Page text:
Want To Become A NASA Astronaut? 10 Facts For Aspiring Space Travelers

The U.S. government’s renewed focus on space has pushed NASA to continue to send astronauts to space and to set new goals that would send humans back to the Moon and beyond to explore the solar system. 

The space agency aims to build a new space station near the Moon for future crewed missions on the lunar surface and to support the future teams who would explore Mars. Such new space initiatives would require NASA to hire more people, especially those who would be willing to go outside Earth and explore new areas. 

In 2017, more than 18,000 Americans joined NASA’s astronaut selection program, according to Space.com. The number may continue to grow in the future as the agency prepares to launch new missions in space.  

To help understand what it takes to be a NASA astronaut, here are the top facts to know for aspiring space travelers:

The requirements to be an astronaut

NASA mainly requires a good physical shape and technical skills to handle tasks aboard a spacecraft or a space station. The agency seeks individuals with a bachelor's degree in engineering, biological science, physical science, computer science or mathematics, with three years of professional experience. 

Having an experience in scuba diving, wilderness survival and leadership are considered as good assets. Knowledge in other languages is also a plus.

The astronaut class

In its initial missions to space, NASA picked members of the military to be astronauts. However, as the agency expands its missions it has started to build a team with more diverse skill sets. 

NASA now hires from former pilots to biologists and even geologists.

How to train to be an astronaut

NASA prepares candidates for future space missions through a set of intense training. Students learn how to spacewalk, handle and fix robotics, how to fly airplanes and how to operate the ISS. 

The selection process

NASA tasks its Astronaut Rating Panel to review the applications of qualified individuals. The group then selects the most highly qualified candidates and cuts the number of applicants to 120 people.

A smaller group, the Astronaut Selection Board, then interviews the applicants and selects the final 50, where NASA will choose the next people to go to space. 

How NASA tells people they are in

The lucky candidates will simply receive a phone call from the head of the Flight Operations Directorate at NASA's Johnson Space Center and the chief of the Astronaut Office. NASA also holds a press conference to announce the new candidates.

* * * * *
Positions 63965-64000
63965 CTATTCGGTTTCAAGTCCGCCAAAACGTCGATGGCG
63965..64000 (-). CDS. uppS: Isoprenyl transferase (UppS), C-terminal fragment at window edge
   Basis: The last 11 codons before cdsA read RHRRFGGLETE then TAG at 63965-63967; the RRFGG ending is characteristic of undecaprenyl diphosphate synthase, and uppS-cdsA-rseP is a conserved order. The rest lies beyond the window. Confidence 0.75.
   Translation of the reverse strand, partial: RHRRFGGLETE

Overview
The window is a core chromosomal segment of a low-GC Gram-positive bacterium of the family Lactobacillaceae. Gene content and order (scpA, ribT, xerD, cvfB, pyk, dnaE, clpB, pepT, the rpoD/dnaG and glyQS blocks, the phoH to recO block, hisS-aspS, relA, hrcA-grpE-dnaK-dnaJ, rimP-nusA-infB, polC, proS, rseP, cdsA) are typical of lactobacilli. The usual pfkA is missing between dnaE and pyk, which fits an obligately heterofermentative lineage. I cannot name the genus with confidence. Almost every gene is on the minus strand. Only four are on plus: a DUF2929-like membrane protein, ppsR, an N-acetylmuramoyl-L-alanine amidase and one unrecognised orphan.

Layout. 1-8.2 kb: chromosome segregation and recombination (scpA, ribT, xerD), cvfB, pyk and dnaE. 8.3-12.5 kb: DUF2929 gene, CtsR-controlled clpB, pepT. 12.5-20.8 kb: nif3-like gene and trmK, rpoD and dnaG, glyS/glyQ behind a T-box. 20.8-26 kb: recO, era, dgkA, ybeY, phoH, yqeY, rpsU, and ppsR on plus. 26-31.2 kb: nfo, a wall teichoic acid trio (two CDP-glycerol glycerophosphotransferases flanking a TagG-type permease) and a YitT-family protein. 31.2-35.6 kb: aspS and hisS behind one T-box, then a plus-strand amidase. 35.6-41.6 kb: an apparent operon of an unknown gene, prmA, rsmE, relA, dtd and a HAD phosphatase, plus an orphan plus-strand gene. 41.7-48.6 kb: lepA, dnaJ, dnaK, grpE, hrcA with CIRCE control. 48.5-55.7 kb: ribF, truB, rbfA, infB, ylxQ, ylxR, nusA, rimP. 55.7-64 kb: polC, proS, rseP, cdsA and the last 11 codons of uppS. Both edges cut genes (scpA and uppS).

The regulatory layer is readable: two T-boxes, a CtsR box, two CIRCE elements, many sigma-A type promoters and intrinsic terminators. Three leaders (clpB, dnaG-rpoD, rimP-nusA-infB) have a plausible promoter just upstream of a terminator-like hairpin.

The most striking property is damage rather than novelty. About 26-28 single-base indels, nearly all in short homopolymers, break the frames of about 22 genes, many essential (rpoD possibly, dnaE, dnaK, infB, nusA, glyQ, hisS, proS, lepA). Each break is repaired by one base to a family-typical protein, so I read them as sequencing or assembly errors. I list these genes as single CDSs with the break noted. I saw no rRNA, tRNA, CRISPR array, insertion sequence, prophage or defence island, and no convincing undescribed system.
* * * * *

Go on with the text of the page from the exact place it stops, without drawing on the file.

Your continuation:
However, the agency requires the candidates to share the news only with immediate family until NASA makes an official announcement. 

The duty

The new astronauts commonly take their first tasks at the Johnson Space Center. NASA requires the individuals to leave their current careers and move to Houston along with their families after being sworn into civil service. 

The first space travel

New NASA astronauts tend to go to the ISS to begin their space careers. But this may change soon as the agency, along with international partners, plan to build a Moon-orbiting space station that would house humans for missions in deep space.

The lunar space station would support the ISS that is expected to end operations in 2024. NASA aims to use the new station to send humans to Mars in the 2030s. 

The first space tasks

Aside from enjoying zero gravity, astronauts also work in space to support programs on Earth, such as monitoring weather changes and the impacts of climate change. 

But for first timers, new astronauts initially take technical roles in the Astronaut Office at the Johnson Space Center in Houston. Their tasks include supporting current missions or advising NASA engineers on how to develop future spacecraft. 

How to get to space 

NASA has been using the Russian Soyuz spacecraft to send people to the International Space Station. But the agency has started building the Orion spacecraft to support the U.S. in deep-space explorations. 

International partnerships 

NASA also allows candidates to establish partnerships with the private sector, particularly with companies supporting the agency’s missions and programs. Commercial partners assist astronauts in developing spaceflight hardware, tools and to operate centers that explore human spaceflight.